A Practiotioner’s Reflection: On Guilt and Love (Day 10)

Today we have some reflections from Darran Biles, a long time meditator and vegan:
“A few reflections about veganism, guilt, separation and control… Something that I read the other day in Charles Eisenstein’s The Ascent of Man got me thinking about how we communicate the vegan message to others, and how we implement it in ourselves. Eisenstein suggests that for several thousand years we’ve been living in an “Age of Separation”, where we see ourselves as fundamentally separate from nature and also (linked with a notion of original sin) fundamentally bad and in need of control, by guilt and punishment among other methods. But the truth, according to him, is that we aren’t separate and are fundamentally good and trustworthy; indeed, that goodness and trustworthiness flow naturally from recognising our non-separation. 
In several of his recent talks, Jack Kornfield has cited Gary Snyder as saying, when asked what advice he would give us in the current state of global crisis, something along these lines: ‘Don’t feel guilty. If you’re going to save it, save it because you love it – because it’s you. Guilt and separation are what’s got us to this point in the first place.’ I remember when reading Joanna Macy and Molly Young Brown’s Coming Back to Life, an idea that spoke to me most clearly was that exhortations and efforts to be good may be misplaced when it comes to ‘saving the planet’; rather, let us come to see we are the planet, then saving it is effortless.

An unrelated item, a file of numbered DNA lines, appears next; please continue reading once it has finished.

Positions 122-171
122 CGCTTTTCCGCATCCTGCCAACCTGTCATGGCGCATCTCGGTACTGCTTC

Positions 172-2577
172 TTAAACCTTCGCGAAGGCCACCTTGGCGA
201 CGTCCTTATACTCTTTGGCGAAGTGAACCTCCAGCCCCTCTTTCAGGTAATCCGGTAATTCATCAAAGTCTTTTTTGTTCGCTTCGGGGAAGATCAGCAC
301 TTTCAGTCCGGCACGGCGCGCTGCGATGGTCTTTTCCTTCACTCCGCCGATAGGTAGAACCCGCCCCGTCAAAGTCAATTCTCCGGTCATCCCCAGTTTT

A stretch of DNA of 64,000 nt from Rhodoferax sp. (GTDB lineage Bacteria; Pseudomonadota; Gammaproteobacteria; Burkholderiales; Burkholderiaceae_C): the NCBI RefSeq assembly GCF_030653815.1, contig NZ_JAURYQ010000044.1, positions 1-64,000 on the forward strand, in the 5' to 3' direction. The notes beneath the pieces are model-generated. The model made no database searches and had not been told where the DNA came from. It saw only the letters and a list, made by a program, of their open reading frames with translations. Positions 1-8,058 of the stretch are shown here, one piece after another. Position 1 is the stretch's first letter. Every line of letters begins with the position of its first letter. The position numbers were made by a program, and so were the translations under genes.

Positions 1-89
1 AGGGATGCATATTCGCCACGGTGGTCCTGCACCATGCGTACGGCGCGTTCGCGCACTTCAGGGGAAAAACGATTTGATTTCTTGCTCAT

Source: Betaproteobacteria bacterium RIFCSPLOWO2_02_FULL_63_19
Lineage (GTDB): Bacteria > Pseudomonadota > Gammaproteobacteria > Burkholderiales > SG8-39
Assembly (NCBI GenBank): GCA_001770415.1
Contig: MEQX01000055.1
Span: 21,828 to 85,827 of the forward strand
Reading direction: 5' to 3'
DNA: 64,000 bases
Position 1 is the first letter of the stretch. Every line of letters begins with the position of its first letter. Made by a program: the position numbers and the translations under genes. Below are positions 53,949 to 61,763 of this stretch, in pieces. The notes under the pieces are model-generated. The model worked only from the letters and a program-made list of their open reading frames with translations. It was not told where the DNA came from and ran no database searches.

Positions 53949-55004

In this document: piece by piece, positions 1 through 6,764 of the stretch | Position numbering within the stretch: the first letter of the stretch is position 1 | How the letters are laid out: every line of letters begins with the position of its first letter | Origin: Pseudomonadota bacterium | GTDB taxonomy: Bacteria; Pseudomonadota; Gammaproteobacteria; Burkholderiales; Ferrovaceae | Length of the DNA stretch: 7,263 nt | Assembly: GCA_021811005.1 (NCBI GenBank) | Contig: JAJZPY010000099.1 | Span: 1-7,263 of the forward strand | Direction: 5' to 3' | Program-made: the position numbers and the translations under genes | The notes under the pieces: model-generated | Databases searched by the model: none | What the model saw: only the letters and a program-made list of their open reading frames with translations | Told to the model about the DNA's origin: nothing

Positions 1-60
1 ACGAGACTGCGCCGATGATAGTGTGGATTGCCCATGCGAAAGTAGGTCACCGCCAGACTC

Eisenstein advises: ‘Those who rely on guilt or shame to persuade us to limit our participation in the destruction of the planet and its people are, in a very subtle way, perpetuating some of the deep axioms that drive the destruction in the first place. They are resorting to a form of control, control over an iniquitous human nature. In a subtle way, they reenact and reinforce the same war of conquest that has left the planet in tatters.’ Applied specifically to communicating about veganism, the questions that I ask myself from this are: In relation to both others and myself, am I coming from a place of guilt and shame, thus perpetuating an idea of human separation, badness and need for control? Or am I rather affirming our identity with all that is, including other beings, such that compassion for those being may naturally begin to flow?”

One Response to A Practiotioner’s Reflection: On Guilt and Love (Day 10)

  1. Vicki Seglin January 10, 2017 at 4:12 pm #

    Yes,this is so important for us to remember. Our joy in being vegans, in our inter-being with all that exists, is what truly helps change people’s minds and hearts. Information is crucial, of course, but then it is our relationship to other living beings that I believe most imprints on others’ minds. I’m a psychologist, and when I teach graduate students, I emphasize that theories and knowledge are crucial, but the true change agent in therapy is the relationship and the connections made. I think the same is true for our work as vegan Dharma practitioners. Thank you for your thoughts!

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